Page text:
Fifty five publications were included, from which 68 risk estimates were reported, 6 for crocidolite, 8 for crocidolite and chrysotile, 14 for predominantly chrysotile, 4 for amosite and 32 to mixed or unspecified asbestos fibres (Table 1, with an extended version in online Supplementary Table 1). In total, follow-up included over 67 194 deaths, of which 1963 were from lung cancer and 1962 from mesothelioma. Most studies were conducted in North America or Europe, with only seven in other regions (Japan, Australia, China and South Africa). The two largest cohorts were the insulation workers’ union of the United States and Canada (n=17 000), and the Great Britain Asbestos Survey of over 98 000 registered asbestos workers (Selikoff and Seidman, 1991; Harding, 2010). Lung cancer SMRs for 78% of cohorts were not adjusted for smoking, other than in a few studies where internal analyses comparing exposed to unexposed subjects adjusted for smoking and in certain cohorts smoking prevalence of workers was noted to be comparable (or not) to that of the general population. We used the proportional mortality ratio in the British Asbestos survey in an attempt to get closer to a smoking-adjusted SMR (estimates 66 and 67).

Figure 1 plots absolute and relative lung cancer excess vs mesotheliomas, that is, the numerator and denominators of ratios R1 and R2, by asbestos type. Note that axes for each subplot are on different scales, particularly for mesothelioma because of greatly varying mesothelioma-producing potential of the different fibres. The line on each plot corresponds to two excess lung cancer deaths per mesothelioma death, that is, this is the same ratio across graphs to aid comparison.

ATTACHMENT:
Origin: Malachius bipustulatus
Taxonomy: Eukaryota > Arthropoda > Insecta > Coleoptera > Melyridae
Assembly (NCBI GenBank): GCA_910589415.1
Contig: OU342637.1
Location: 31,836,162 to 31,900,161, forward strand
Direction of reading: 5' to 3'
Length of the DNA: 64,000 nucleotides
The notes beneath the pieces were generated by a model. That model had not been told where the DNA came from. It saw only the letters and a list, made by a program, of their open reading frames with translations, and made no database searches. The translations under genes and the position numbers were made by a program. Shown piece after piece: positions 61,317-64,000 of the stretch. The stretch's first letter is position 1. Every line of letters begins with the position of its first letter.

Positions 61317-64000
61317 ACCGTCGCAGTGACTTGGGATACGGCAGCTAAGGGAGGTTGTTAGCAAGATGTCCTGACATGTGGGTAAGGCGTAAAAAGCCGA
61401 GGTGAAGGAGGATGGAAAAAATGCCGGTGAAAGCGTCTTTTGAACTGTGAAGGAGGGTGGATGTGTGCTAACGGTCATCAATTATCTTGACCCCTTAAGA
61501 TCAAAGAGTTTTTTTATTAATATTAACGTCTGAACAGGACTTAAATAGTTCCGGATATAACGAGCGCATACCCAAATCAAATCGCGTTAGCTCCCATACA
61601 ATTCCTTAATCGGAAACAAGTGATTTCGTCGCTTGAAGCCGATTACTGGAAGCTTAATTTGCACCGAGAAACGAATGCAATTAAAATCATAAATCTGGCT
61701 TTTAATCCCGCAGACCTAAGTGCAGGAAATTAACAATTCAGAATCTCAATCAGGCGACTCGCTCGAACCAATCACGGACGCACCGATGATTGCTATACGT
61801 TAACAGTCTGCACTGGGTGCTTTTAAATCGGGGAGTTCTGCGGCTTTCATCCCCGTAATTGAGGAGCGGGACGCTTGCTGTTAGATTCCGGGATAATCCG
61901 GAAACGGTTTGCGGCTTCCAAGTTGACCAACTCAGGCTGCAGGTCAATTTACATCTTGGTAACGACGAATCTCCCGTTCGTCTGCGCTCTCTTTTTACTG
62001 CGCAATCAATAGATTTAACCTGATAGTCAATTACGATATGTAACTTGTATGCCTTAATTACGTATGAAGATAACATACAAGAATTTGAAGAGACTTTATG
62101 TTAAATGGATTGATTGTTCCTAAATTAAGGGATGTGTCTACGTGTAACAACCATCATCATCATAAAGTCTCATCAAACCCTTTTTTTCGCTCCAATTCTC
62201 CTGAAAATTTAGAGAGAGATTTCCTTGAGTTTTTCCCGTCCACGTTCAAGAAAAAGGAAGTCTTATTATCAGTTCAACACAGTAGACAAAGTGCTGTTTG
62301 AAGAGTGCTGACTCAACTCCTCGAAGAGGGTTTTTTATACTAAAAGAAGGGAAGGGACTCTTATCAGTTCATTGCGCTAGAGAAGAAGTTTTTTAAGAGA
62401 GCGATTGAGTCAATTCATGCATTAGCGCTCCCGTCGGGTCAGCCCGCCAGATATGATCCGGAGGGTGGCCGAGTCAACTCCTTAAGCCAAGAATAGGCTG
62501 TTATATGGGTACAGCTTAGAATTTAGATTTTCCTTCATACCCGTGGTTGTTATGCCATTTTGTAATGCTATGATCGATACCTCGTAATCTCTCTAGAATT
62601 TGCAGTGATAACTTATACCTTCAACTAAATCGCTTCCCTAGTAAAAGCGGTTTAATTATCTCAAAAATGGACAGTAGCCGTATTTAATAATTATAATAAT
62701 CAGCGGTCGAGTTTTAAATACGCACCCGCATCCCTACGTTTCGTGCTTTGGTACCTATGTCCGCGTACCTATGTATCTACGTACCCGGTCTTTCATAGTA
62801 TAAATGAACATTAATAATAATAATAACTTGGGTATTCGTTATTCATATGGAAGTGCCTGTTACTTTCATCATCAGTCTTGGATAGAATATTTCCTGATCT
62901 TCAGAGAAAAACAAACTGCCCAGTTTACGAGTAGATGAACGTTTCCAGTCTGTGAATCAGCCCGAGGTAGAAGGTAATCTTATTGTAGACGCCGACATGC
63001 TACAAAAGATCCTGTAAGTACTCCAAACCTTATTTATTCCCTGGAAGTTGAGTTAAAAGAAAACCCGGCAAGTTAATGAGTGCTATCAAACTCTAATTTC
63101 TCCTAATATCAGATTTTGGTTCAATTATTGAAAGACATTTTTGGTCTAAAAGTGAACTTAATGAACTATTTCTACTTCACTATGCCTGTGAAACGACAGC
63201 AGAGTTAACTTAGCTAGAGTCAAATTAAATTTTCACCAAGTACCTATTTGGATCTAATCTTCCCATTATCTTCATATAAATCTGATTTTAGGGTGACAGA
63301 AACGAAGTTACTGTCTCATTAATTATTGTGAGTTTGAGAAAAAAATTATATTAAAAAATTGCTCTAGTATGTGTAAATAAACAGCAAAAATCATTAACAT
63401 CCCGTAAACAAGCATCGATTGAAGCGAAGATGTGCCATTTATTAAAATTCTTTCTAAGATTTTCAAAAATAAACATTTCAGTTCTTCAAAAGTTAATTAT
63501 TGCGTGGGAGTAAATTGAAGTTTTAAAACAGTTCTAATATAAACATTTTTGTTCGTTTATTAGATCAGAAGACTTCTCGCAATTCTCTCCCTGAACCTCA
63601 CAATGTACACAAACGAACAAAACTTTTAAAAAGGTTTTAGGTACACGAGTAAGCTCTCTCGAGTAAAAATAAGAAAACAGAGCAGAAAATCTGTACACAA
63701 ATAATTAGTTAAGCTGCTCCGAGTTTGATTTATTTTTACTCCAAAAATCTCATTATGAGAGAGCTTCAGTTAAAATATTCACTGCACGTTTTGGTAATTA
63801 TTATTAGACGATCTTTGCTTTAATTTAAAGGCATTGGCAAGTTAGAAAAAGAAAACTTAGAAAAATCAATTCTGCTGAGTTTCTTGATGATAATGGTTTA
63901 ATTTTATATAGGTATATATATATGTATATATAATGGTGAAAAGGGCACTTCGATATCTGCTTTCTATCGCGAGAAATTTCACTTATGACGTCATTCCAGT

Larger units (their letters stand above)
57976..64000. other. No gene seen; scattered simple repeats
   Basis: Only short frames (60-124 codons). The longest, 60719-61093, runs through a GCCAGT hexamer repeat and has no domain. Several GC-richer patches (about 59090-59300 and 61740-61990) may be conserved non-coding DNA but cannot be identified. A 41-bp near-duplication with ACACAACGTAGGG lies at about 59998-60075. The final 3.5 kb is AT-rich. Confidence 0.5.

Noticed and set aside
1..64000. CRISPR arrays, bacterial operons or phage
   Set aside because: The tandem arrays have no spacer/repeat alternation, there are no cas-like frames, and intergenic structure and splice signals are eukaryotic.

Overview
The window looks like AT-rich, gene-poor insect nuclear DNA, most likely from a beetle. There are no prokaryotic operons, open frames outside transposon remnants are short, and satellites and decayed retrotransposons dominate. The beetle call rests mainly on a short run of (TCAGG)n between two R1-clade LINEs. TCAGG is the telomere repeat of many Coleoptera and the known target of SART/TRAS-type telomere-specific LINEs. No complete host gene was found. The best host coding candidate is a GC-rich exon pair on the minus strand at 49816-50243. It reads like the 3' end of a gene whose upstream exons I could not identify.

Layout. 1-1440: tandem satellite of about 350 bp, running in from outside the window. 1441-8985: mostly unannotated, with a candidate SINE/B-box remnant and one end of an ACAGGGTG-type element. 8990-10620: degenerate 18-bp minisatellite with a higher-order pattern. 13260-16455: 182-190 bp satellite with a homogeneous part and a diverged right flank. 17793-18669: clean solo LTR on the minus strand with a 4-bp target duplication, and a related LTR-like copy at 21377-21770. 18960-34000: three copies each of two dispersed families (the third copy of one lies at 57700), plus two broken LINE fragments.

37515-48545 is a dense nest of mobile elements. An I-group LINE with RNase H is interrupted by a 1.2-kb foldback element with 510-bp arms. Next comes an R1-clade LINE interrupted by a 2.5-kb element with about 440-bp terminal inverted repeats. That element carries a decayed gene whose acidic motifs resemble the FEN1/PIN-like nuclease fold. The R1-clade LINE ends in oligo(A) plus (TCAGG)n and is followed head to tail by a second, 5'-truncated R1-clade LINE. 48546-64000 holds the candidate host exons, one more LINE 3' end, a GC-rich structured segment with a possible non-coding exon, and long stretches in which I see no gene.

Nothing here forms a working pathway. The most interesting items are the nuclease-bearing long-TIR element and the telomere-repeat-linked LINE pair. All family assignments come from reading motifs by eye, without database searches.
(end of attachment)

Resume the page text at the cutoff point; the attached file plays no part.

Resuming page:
Figure 1
figure 1

(A) Ratio 1 components, absolute excess lung cancer excess deaths vs mesothelioma deaths, by asbestos type. (B) Ratio 2 components, lung cancer excess relative risk (%) vs mesothelioma deaths per 1000 non-asbestos-related deaths, by asbestos type. Note that graphs are not to the same scale. The reference line on each sub-graph corresponds to the same ratio estimate (average values for mixed fibres from Table 3); thus, the distribution of points about this line can be compared across subgraphs.

Crocidolite and crocidolite plus chrysotile

In the six crocidolite-exposed cohorts, workers experienced increased lung cancer mortality, of the order of a two-to three-fold increase (pooled SMR 2.0, Table 3), and increased mesothelioma risk, with mesothelioma deaths contributing to a median of 93.2 per thousand deaths (range 23–217). In all but two smaller cohorts, there were less or equivalent numbers of excess lung cancers compared with mesothelioma deaths, giving a combined R1 estimate of 0.71 ARLC deaths per mesothelioma death (Table 3, Figure 2). The combined estimate of ratio R2 suggests a 1.2% increase in lung cancer deaths (PAF=1.2%) associated with crocidolite for every mesothelioma death in 1000 deaths.